Workers in the NUT, NASUWT and GMB unions at three south east London schools began a two-day strike on Tuesday of this week.
The workers in the Prendergast Federation schools in Lewisham are fighting a plan to turn them into academies.
The schools—Prendergast (formerly Prendergast Hilly Fields), Prendergast Ladywell and Prendergast Vale—are run by the Leathersellers firm.
The strike was well supported at all three schools. Nearly 60 staff, parents and students picketed at the Prendergast site.
One teacher explained to Socialist Worker, “Staff don’t trust the governors and the executive head, David Sheppard.
“Many staff have worked at the school for over 15 years and we have devoted our lives to it. We care about the students’ education—why damage it?”
A GMB member said, “We need to escalate the public action, such as last Saturday’s march through Lewisham.”
Up to 200 students, parents, teachers and supporters of the Stop Academies in Lewisham (Sail) campaign joined that march against the academy plan.
Students shouted, “Academy status sucks” and called on the Leathersellers to be “goodfellas” by giving into public opinion.
There was a colourful display of banners from Sail, Lewisham and Southwark College unions, the Trade Unionist and Socialist Coalition, Greenwich NUT, the GMB and People Before Profit.
Grace, a local sixth form student, was worried that her school would become an academy if the Prendergast schools did.
“Why fix something if it isn’t broken?” she asked. “I just want a world that’s fair.”
NUT member Benine said, “I want a parental vote. It’s wrong not to give us a voice.”
Another teacher said staff are “worried about jobs and worried about restructuring” if the academy plan goes through.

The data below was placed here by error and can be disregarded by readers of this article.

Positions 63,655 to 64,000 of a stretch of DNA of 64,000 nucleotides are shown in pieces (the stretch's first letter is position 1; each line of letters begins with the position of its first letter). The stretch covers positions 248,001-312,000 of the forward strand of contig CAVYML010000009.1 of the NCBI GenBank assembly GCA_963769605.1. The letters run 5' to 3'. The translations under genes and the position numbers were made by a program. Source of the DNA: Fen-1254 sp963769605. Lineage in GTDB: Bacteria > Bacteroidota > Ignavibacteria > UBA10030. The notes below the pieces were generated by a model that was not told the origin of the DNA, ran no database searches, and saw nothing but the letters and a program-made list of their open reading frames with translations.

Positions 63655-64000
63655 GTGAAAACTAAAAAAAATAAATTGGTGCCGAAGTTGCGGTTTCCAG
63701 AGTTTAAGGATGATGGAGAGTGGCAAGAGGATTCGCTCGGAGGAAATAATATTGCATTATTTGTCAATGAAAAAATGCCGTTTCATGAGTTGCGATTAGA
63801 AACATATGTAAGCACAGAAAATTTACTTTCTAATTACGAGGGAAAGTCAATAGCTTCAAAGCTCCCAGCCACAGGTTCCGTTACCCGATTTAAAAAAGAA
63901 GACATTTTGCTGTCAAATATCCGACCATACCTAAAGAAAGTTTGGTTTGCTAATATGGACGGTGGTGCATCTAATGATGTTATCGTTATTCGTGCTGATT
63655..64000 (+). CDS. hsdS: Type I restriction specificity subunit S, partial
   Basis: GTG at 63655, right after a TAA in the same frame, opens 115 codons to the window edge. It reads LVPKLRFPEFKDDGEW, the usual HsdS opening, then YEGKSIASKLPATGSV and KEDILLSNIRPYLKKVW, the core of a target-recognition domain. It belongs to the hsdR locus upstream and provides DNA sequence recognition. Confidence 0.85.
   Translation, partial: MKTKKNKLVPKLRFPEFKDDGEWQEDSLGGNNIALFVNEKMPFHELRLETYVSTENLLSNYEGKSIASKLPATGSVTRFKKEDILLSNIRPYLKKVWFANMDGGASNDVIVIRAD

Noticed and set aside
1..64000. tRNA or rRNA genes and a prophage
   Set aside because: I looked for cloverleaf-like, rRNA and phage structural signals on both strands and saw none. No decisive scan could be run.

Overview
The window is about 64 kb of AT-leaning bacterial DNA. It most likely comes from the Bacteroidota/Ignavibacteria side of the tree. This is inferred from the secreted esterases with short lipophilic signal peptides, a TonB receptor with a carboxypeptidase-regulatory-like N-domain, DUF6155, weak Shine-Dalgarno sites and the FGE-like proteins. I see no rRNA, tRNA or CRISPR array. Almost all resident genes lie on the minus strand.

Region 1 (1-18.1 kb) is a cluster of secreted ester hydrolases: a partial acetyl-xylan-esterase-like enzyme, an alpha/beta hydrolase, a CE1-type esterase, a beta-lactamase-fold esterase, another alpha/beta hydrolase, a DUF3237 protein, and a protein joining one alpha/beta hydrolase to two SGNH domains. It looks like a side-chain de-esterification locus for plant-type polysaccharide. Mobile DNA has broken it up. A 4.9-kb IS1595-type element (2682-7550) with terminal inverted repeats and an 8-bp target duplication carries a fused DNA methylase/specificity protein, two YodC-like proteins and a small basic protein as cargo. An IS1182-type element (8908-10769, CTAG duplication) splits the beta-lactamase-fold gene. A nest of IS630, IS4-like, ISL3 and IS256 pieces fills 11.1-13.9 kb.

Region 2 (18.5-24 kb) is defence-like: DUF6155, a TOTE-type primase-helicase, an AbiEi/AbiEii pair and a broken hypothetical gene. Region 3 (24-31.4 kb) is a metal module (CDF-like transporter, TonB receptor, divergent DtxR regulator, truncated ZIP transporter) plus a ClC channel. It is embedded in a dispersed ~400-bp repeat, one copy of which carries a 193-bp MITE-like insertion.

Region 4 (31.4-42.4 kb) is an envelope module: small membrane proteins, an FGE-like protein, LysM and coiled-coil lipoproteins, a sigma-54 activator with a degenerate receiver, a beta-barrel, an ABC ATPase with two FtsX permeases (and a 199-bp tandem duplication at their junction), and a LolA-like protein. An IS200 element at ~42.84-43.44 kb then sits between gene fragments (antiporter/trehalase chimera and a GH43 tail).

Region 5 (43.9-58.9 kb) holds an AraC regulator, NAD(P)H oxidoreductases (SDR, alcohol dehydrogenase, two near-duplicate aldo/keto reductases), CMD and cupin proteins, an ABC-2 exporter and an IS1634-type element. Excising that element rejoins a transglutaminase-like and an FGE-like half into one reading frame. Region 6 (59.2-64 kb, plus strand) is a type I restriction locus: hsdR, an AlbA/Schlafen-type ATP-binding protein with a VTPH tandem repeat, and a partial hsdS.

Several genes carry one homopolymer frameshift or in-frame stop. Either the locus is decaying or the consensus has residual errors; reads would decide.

Students from Prendergast had organised their own ballot the day before the protest, when 294 voted against academy status and only eight for.
They called on the governors to hold a binding ballot of parents.
Students said they had been threatened with removal by school security and with up to five days exclusion for staging sit-downs in the past. They are prepared to continue.
Local NUT branch secretary Martin-Powell Davies said unions had offered to call off this week’s strike if governors postponed the consultation and conducted a parental ballot.
Elected mayor Sir Steve Bullock and Frankie Sulke, council executive director for children and young people, offered talks on Thursday.
But this was too little too late—and the strike went ahead.
Governors have set a consultation period from Monday of this week through Easter until 18 May before a final decision is taken.
However the education secretary has already issued an order for conversion.
And so far the consultation appears to be no more than a paper exercise. It meets none of the demands of the campaign.
Now is the time to escalate the action and force Leathersellers to back down.
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